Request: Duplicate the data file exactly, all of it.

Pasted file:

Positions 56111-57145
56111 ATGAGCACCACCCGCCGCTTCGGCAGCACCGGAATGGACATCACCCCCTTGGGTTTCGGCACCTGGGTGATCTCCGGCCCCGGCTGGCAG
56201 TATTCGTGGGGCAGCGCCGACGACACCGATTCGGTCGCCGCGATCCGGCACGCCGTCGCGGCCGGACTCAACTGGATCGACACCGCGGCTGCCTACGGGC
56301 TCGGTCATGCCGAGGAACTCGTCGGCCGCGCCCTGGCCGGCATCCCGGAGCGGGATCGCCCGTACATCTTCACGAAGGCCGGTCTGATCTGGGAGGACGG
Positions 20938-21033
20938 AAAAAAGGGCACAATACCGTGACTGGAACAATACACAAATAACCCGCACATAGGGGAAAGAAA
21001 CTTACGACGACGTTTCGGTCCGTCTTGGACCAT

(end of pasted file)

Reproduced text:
Positions 56111-57145
56111 ATGAGCACCACCCGCCGCTTCGGCAGCACCGGAATGGACATCACCCCCTTGGGTTTCGGCACCTGGGTGATCTCCGGCCCCGGCTGGCAG
56201 TATTCGTGGGGCAGCGCCGACGACACCGATTCGGTCGCCGCGATCCGGCACGCCGTCGCGGCCGGACTCAACTGGATCGACACCGCGGCTGCCTACGGGC
56301 TCGGTCATGCCGAGGAACTCGTCGGCCGCGCCCTGGCCGGCATCCCGGAGCGGGATCGCCCGTACATCTTCACGAAGGCCGGTCTGATCTGGGAGGACGG
Positions 20938-21033
20938 AAAAAAGGGCACAATACCGTGACTGGAACAATACACAAATAACCCGCACATAGGGGAAAGAAA
21001 CTTACGACGACGTTTCGGTCCGTCTTGGACCAT